In prehistoric times, the Celtic tribe Latobics lived in Trebnje territory and in Roman times there was a famous outpost along the Emon - Siscia road. It was raised by the Roman Emperor Vespasian who named it Minicipium Praetorium Latobicorum. Remains of the Roman period are still visible today: the soapstone at the Koščak House, the stone relief with three busts in the parish church and a stone lion at the top of the staircase at Trebanj Castle. With the departure of the Roman legions and the partial withdrawal of the Romanized inhabitants, the settlement became much smaller. Slavs and others began to penetrate this relatively empty area. The new settlers in the Trebnje area engaged in timbering, and one of the explanations for the name of Trebnje is allegedly derived from the logging of the forest.
In the Middle Ages, the town declined, and with the introduction of the regular postal service between Ljubljana and Karlovac, Trebnje became an important intermediate station. During this period, specifically around 1000, Trebanj Castle was built on the south side of the city and was first mentioned in written sources in 1386. It was owned by the Ortenburgs, Counts of Celje and the Habsburgs.
The town was first mentioned in 1163 as the seat of the parish and in 1351 as a market town. Especially after the completion of the Ljubljana - Zagreb motorway, Trebnje experienced a faster development and became a major economic center of the central part of the Temeniška Valley and at the same time the seat of a municipality with a well-developed industry.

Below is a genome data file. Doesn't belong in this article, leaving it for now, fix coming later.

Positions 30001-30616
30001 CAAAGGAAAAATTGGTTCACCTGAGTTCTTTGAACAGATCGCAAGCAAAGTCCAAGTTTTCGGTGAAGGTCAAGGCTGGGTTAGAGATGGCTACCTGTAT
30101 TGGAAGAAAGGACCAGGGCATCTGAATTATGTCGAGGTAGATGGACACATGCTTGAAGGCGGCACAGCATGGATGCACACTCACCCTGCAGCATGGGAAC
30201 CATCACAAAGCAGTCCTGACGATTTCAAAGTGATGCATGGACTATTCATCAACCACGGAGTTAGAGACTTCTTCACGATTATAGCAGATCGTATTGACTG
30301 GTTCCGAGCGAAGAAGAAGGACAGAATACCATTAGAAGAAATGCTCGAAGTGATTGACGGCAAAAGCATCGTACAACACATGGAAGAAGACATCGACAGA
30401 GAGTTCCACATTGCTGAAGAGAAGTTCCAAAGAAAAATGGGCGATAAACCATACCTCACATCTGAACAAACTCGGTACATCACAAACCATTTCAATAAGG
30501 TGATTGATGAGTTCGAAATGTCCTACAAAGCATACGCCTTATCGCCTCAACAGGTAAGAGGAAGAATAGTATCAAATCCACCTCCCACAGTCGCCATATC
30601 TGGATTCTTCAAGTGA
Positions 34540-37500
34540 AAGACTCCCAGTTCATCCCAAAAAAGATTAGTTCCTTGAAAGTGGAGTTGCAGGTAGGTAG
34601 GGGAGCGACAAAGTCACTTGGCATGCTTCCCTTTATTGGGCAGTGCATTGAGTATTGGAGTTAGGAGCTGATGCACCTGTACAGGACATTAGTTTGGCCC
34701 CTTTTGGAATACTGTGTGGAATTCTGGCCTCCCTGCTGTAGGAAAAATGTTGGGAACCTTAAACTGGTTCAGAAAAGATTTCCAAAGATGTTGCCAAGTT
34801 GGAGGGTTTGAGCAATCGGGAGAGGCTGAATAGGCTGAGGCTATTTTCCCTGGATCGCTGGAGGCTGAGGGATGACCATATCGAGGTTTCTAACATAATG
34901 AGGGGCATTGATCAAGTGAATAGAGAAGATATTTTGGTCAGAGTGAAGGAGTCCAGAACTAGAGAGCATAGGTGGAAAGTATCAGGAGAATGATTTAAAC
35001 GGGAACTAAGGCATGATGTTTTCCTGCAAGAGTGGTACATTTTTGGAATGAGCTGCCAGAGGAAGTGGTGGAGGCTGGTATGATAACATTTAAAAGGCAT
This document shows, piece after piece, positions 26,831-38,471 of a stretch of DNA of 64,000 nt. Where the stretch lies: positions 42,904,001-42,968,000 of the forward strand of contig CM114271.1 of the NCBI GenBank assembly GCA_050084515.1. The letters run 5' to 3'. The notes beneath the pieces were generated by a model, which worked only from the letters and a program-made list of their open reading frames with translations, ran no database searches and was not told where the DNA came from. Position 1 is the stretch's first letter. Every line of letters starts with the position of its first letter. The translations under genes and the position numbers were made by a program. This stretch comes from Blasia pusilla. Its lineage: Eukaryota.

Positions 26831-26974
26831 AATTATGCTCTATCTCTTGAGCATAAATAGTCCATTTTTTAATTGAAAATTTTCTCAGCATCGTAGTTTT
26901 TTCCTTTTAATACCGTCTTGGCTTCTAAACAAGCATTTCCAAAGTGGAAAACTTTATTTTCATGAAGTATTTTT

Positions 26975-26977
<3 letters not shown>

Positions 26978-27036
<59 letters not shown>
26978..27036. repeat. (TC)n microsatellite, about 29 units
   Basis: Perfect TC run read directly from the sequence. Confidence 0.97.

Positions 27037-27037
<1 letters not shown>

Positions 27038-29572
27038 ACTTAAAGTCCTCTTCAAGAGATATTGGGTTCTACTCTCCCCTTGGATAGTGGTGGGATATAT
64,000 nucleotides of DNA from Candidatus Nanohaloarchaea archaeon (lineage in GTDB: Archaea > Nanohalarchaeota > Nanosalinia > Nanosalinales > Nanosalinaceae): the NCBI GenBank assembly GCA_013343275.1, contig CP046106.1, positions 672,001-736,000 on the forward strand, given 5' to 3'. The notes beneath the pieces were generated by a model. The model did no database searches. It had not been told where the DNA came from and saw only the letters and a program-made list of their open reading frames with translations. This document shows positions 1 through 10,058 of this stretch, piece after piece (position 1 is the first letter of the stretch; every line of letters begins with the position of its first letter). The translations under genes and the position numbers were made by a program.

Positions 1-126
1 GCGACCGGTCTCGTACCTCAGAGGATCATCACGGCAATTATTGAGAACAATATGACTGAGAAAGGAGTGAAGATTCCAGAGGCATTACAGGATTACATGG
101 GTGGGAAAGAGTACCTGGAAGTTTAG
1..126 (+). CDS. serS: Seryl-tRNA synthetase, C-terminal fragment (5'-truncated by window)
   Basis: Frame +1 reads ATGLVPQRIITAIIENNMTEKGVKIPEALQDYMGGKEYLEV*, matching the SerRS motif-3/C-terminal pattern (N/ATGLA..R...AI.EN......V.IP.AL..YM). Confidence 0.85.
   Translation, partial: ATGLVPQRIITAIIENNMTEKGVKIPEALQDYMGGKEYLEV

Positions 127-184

The 15th meridian runs through Trebnje, which is marked at the eastern entrance to the city by a large clock board with accurate Central European time and a stone sign on Vrhtrebnje. The late Gothic triladian parish church of the Assumption of Mary, dating from 1443, which was converted in 1645, is a typical symbol of the place. In front of the church there is a monument to fallen soldiers in World War I, and at the entrance stands a statue of Baraga, made by France Gorset in 1978.
Trebnje became known to the wider world through the International Meetings of Naive Artists, which have been organizing numerous exhibitions and artists' annual meetings since 1968. More than 1000 works of art created at these camps are offered by the Shelter Gallery of Fine Self-Growers, which is the only collection of naive art in Slovenia and one of the most important in the world.